import akka.util.Timeout
import org.scalatest._
import akka.testkit.{ImplicitSender, TestKit, TestActorRef}
import scala.concurrent.duration._
import scala.concurrent.Await
import akka.pattern.ask

import scala.util.Success


class HelloActorTests
  extends TestKit(ActorSystem("MySpec"))
  with ImplicitSender
  with WordSpecLike
  with BeforeAndAfterAll
  with Matchers {

  override def afterAll {
    TestKit.shutdownActorSystem(system)
  }

  "An HelloActor using TestActorRef " must {
    "send back 'hello world' when asked" in {
      implicit val timeout = Timeout(5 seconds)
      val helloActorRef = TestActorRef(new HelloActor)
      val future = helloActorRef ? "hello"
      val Success(result: String) = future.value.get
      result should be("hello world")
    }
  }
}

It can be seen that we make use of the TestActorRef (which we discussed above the one that uses the CallingThreadDispatcher), as the actor that we use to wrap (for want of a better word) the actual actor we wish to test.

 

Expecting Exceptions

Another completely plausible thing to want to do is test for exceptions that may be thrown. It can be seen in the HelloActor that we are trying to test that it will throw an IllegalArgumentException should it see a message it doesn’t handle.

So how do we test that?

We use the inbuilt intercept function to allow us to catch the exception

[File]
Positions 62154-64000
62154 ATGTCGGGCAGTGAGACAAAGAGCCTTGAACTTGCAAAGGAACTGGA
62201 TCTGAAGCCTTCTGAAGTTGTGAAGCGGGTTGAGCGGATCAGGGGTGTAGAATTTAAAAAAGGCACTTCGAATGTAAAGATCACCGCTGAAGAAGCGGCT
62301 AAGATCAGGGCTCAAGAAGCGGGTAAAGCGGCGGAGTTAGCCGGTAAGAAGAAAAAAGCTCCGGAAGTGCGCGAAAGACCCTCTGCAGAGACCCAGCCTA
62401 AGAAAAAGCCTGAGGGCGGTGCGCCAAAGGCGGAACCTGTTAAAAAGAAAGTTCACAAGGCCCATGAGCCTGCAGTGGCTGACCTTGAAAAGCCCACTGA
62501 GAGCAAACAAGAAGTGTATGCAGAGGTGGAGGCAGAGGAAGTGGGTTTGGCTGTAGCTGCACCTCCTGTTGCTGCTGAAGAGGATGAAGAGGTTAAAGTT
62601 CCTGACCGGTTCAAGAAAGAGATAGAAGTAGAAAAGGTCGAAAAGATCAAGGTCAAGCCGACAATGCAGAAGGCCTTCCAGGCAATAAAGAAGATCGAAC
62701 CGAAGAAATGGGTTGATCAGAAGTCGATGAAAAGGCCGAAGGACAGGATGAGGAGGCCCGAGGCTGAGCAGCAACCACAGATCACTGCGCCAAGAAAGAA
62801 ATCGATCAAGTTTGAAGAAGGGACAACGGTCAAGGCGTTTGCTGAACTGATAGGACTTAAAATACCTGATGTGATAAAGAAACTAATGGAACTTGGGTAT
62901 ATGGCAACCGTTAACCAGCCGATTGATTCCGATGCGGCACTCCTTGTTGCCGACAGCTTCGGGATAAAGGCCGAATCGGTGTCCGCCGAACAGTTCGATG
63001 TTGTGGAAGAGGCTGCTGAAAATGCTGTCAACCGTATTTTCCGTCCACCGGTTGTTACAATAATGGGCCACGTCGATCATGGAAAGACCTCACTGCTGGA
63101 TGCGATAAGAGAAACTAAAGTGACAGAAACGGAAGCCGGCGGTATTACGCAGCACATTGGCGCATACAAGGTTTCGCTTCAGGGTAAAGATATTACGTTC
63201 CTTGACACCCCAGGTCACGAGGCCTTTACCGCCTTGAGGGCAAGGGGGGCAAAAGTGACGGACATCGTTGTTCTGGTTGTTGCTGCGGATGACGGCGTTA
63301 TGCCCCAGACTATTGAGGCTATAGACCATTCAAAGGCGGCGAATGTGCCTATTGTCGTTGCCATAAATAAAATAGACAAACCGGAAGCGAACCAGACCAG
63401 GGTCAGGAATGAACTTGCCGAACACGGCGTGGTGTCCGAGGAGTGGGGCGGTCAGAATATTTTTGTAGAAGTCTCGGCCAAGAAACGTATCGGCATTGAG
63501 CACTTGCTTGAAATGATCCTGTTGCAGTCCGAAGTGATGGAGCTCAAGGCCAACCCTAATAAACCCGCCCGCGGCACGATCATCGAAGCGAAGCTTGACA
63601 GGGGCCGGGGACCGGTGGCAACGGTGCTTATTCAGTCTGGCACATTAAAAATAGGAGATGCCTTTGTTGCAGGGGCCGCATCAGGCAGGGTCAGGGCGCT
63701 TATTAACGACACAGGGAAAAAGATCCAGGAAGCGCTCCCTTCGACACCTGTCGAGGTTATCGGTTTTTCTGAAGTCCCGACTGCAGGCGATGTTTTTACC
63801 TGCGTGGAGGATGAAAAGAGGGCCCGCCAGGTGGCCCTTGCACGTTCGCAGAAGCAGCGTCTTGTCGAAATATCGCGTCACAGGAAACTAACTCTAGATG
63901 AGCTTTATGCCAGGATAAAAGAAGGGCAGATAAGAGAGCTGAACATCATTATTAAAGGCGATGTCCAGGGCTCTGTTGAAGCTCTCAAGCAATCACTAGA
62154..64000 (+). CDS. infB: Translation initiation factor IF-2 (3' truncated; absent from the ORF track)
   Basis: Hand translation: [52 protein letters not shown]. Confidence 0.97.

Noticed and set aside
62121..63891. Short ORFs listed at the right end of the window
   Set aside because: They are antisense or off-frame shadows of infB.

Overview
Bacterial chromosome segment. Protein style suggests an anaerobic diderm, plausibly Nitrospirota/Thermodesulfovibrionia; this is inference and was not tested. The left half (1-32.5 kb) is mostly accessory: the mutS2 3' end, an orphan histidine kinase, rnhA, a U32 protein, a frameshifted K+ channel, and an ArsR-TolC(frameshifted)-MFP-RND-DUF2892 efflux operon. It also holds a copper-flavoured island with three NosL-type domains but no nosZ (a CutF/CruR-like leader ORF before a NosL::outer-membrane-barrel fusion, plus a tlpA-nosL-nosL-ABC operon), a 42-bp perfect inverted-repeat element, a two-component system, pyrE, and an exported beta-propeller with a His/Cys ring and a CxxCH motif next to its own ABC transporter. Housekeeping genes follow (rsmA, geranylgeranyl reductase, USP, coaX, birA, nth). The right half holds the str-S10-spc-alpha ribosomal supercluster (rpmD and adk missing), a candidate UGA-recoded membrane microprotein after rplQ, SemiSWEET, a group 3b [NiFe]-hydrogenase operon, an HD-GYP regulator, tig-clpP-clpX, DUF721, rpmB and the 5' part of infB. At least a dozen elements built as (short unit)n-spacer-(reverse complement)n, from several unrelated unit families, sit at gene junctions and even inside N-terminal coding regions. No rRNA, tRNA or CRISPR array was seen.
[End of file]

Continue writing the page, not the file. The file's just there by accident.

import akka.actor.{Props, ActorSystem}
import akka.util.Timeout
import org.scalatest._
import akka.testkit.{ImplicitSender, TestKit, TestActorRef}
import scala.concurrent.duration._
import scala.concurrent.Await
import akka.pattern.ask

import scala.util.Success


class HelloActorTests
  extends TestKit(ActorSystem("MySpec"))
  with ImplicitSender
  with WordSpecLike
  with BeforeAndAfterAll
  with Matchers {

  override def afterAll {
    TestKit.shutdownActorSystem(system)
  }

  "An HelloActor using TestActorRef " must {
    "should throw IllegalArgumentException when sent unhandled message" in {
      val actorRef = TestActorRef(new HelloActor)
      intercept[IllegalArgumentException] { actorRef.receive("should blow up") }
    }
  }
}


 

 

Testing Finite State Machines

Last time we looked at implementing finite state machines in Akka. One of the methods we use for that was using Akka FSM. Lets examine how we can test those using the TestKit.

Lets assume we have this simple AkkaFSM example (based on the LightSwitch demo from the last article)

import akka.actor.{Actor, ActorRef, FSM}
import scala.concurrent.duration._
import scala.collection._

// received events
final case class PowerOn()
final case class PowerOff()

// states
sealed trait LightSwitchState
case object On extends LightSwitchState
case object Off extends LightSwitchState

//data
sealed trait LightSwitchData
case object NoData extends LightSwitchData

class LightSwitchActor extends FSM[LightSwitchState, LightSwitchData] {

  startWith(Off, NoData)

  when(Off) {
    case Event(PowerOn, _) =>
      goto(On) using NoData
  }

  when(On, stateTimeout = 1 second) {
    case Event(PowerOff, _) =>
      goto(Off) using NoData
    case Event(StateTimeout, _) =>
      println("'On' state timed out, moving to 'Off'")
      goto(Off) using NoData
  }

  whenUnhandled {
    case Event(e, s) =>
      log.warning("received unhandled request {} in state {}/{}", e, stateName, s)
      goto(Off) using NoData
  }

  onTransition {
    case Off -> On => println("Moved from Off to On")
    case On -> Off => println("Moved from On to Off")
  }